IAM’s next Encounter will take place February 26-28, 2009, in lower Manhattan, and the theme of the Encounter will be “Art in Action.” When asked about the genesis of the next Encounter’s theme, Makoto Fujimura points to the 1982 book by Nicholas Wolterstorff of the same title. “Art in Action” has remained a staple on the bookshelf of artists and creative catalysts throughout the world who seek to dig deeper into the meaning and purpose for art.

Following is Part Five of Christy Tennant’s recent interview with Makoto Fujimura about the theme of the next IAM Encounter:

CT: You mentioned that merely reacting to things that happen in our society is a violation of Christian love. Can you elaborate on that a bit? What are some of the reactions you are referring to?
continue reading

Poetry Friday: Lawrence Ferlinghetti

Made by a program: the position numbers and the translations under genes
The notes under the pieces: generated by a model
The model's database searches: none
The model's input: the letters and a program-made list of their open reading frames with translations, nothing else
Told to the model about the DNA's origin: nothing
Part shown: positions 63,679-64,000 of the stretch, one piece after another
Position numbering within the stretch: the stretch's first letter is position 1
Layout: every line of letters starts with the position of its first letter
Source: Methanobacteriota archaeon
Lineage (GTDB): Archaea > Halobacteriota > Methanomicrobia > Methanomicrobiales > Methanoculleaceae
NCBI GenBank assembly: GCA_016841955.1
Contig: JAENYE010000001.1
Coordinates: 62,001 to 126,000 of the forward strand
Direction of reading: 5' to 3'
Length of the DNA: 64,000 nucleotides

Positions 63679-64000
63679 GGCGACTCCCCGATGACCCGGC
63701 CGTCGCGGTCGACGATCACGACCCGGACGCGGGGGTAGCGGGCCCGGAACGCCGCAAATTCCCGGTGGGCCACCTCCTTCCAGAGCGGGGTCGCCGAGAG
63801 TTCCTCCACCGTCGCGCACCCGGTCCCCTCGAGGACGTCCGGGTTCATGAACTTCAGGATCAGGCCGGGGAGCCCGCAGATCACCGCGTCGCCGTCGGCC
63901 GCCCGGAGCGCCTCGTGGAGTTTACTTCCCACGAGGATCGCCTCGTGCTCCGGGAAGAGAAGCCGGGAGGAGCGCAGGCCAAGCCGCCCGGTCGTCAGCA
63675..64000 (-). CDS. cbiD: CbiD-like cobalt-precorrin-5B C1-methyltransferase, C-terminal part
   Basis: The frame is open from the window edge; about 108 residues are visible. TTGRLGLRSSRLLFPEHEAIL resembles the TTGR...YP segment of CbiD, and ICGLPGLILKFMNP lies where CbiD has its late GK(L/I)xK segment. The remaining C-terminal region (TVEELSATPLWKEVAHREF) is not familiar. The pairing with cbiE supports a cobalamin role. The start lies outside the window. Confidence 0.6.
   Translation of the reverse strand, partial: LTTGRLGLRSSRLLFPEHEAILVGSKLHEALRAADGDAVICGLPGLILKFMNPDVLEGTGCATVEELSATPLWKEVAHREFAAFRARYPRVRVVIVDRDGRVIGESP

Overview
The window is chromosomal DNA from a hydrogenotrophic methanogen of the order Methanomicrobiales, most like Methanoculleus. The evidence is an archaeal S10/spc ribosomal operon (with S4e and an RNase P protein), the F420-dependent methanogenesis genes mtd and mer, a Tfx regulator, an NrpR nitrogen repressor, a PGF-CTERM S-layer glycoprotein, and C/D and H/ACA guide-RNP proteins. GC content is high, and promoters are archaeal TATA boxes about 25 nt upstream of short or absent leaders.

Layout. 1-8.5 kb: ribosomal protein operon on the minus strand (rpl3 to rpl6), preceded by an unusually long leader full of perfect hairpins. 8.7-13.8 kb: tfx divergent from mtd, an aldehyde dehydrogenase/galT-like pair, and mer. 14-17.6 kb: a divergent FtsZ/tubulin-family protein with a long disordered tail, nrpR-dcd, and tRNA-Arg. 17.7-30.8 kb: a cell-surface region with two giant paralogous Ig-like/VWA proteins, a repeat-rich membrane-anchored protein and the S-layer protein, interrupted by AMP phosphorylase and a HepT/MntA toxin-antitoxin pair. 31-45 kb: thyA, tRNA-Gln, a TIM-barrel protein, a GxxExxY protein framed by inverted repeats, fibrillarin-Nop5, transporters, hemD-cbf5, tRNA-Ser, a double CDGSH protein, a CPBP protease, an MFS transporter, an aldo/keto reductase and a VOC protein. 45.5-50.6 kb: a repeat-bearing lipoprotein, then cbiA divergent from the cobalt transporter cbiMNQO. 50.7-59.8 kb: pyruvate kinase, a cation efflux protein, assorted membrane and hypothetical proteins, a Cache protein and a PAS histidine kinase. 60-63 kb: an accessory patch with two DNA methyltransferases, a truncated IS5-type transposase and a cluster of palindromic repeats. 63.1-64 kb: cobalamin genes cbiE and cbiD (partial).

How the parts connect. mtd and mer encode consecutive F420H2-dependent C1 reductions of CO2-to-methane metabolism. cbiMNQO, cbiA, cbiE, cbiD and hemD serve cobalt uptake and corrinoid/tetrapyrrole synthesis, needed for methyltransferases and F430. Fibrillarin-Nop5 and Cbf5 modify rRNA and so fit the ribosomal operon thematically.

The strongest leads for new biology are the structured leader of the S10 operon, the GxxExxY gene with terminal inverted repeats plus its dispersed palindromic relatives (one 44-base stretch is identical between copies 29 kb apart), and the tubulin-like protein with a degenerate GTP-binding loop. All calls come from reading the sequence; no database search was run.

This isn't strictly shape poetry, but the shape of the lines mirrors the movement of the words. Enjoy.

# 46

And every poem and every picture
a sensation in the eye and heart
Something that jolts you awake
from the rapt sleep of living
in a flash of pure epiphany
where all stands still
in a diamond light
for what it truly is
in all its mystery
So a bird is an animal
flown into a tree
singing inscrutable melodies
As a lover stands transparen
Screened against the sun
Smiling darkly in the blinding light

Tags | Writing

July Reviews

More quickie reviews, cooled from weeks of neglect: